11 Strategies of Genius

Let’s be honest. Who wouldn’t want to decrypt the secret strategies of their favourite geniuses? How do they do it? How do they motivate themselves? What are their daily routines? There is much literature out there on the subject, many biographies of famous creative geniuses, and tons of self-help-books, explaining one or several specific habit-changing techniques. On this page I – in cooperation with sports- and motivational coach Frederik Deleuran – have put together a boiled down 11 step collection of useful advice, collected from scientific studies, quotes by our heroes, and from our own personal experiences.

1. Sleep

“It is a common experience that a problem difficult at night is resolved in the morning after the committee of sleep has worked on it.”

John Steinbeck

You can’t overstress the importance of healthy and sufficient sleep! A 2013 study by a team of Norwegian researchers proves that every young person needs at least 6-8 hours of sleep every night. The same study shows, that the mental performance radically decreases, when a person sleeps less than the recommended amount of hours. Creative high-performance individuals, for whom 4-5 hours per night are enough, are an extremely seldom, or rather non-existing variation of the human species, it concludes. Internet research also reveals loads of evidence, that lack of sleep may be responsible for many diseases like alzheimers and cardio vascular strokes at a later age.
Source: “Unge sover mindre end nogensinde før” : videnskab.dk, June 1. 2013.

2. Eat healthy food

Let food be your medicine.”

Hippocrates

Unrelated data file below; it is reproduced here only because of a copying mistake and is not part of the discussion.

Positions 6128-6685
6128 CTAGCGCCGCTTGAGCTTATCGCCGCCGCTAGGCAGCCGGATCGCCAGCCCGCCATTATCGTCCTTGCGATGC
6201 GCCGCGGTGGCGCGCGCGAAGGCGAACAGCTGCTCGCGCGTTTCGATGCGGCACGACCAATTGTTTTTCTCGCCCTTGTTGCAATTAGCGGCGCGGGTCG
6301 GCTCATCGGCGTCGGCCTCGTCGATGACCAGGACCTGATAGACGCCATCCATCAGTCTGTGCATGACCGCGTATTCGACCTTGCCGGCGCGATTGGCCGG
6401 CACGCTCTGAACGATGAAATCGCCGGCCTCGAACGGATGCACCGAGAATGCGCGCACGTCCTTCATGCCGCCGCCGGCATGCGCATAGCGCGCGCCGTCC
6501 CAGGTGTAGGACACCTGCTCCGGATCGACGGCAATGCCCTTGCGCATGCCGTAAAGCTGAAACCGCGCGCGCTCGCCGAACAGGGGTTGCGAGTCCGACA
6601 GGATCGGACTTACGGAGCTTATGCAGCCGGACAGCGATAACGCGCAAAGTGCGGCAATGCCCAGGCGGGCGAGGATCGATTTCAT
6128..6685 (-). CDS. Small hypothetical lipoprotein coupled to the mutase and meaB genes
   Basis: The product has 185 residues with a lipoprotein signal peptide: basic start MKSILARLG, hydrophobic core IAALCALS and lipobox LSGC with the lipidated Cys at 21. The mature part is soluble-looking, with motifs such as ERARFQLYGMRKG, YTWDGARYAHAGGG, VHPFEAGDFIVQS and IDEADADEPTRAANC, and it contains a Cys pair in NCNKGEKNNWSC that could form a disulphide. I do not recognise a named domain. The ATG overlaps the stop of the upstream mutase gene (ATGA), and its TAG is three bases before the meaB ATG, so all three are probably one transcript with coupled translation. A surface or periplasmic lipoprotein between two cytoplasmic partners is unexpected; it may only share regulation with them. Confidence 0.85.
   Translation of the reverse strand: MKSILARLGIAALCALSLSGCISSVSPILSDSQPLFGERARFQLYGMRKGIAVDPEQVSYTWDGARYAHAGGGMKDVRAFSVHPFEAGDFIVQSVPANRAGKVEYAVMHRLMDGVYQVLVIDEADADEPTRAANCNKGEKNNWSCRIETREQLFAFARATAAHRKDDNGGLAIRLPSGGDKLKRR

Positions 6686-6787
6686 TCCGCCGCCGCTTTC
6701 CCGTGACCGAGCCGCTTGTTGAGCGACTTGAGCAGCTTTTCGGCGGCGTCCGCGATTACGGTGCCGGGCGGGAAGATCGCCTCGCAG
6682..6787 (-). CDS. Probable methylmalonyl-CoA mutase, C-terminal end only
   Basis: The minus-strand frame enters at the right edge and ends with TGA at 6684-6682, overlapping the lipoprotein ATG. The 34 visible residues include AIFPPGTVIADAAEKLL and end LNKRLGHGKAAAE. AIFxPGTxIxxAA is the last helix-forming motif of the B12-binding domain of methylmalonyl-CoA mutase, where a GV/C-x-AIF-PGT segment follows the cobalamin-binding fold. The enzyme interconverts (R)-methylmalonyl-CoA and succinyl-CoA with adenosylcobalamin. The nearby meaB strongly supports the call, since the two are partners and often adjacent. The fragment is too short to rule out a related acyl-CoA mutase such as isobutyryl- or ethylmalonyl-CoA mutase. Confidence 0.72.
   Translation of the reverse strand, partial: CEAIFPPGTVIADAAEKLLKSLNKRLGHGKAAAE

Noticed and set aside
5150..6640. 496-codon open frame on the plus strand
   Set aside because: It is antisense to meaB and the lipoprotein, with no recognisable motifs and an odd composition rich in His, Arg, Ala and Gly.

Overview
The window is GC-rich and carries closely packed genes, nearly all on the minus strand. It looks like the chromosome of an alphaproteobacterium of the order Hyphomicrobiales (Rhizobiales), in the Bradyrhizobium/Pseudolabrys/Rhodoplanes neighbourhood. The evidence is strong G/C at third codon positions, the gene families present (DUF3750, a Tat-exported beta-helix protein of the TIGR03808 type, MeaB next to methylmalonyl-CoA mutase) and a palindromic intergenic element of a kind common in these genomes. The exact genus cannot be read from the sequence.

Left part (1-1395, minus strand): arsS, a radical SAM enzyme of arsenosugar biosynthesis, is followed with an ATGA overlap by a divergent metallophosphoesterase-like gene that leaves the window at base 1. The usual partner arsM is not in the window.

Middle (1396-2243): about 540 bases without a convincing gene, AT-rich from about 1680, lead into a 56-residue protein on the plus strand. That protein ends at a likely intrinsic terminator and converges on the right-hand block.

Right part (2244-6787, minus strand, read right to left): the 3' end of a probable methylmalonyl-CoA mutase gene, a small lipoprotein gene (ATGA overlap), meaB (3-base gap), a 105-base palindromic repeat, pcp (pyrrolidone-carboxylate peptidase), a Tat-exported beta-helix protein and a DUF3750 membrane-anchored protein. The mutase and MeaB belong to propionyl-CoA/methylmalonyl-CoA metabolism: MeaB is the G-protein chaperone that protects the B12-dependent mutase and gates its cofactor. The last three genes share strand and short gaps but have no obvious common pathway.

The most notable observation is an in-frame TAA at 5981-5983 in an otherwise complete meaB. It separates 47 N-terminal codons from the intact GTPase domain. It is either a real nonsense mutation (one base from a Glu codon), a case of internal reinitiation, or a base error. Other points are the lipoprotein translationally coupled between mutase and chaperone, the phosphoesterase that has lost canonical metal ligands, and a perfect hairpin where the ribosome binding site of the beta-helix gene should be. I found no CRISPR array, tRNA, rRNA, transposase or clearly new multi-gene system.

Many studies show, that living on a vitamin-rich diet, consisting of mainly fruit and vegetables, has a positive influence, not only on your physical health. Your mental and emotional condition improve as well. Much food is today categorised as so-called power food, with particularly beneficial health effects. See the list below with suggestions for a both mind-boosting and well tasting diet.

3. Exercise daily

“The Hopis consider running a form of prayer; they offer every step as a sacrifice to a loved one, and in return ask the Great Spirit to match their strength with some of his own.”

Christopher McDougall

A 25 minute daily running trip improves your brain’s ability to concentrate with up to 15%. Daily exercise is one of Sir Richard Branson’s own recipes for success, and an important factor behind his seemingly stress free management of a multi-billion global business empire. Mind the German saying: ohne Schweiß kein Preis (without sweat no reward). There are several excellent training apps, organising and instructing daily training for people with a tight schedules. My favourite app is Seven by the Swedish company Perigee

4. Set up your workspace

“It’s crucial to have a setup, so that, at any given moment, when you get an idea, you have the place and the tools to make it happen.”

David Lynch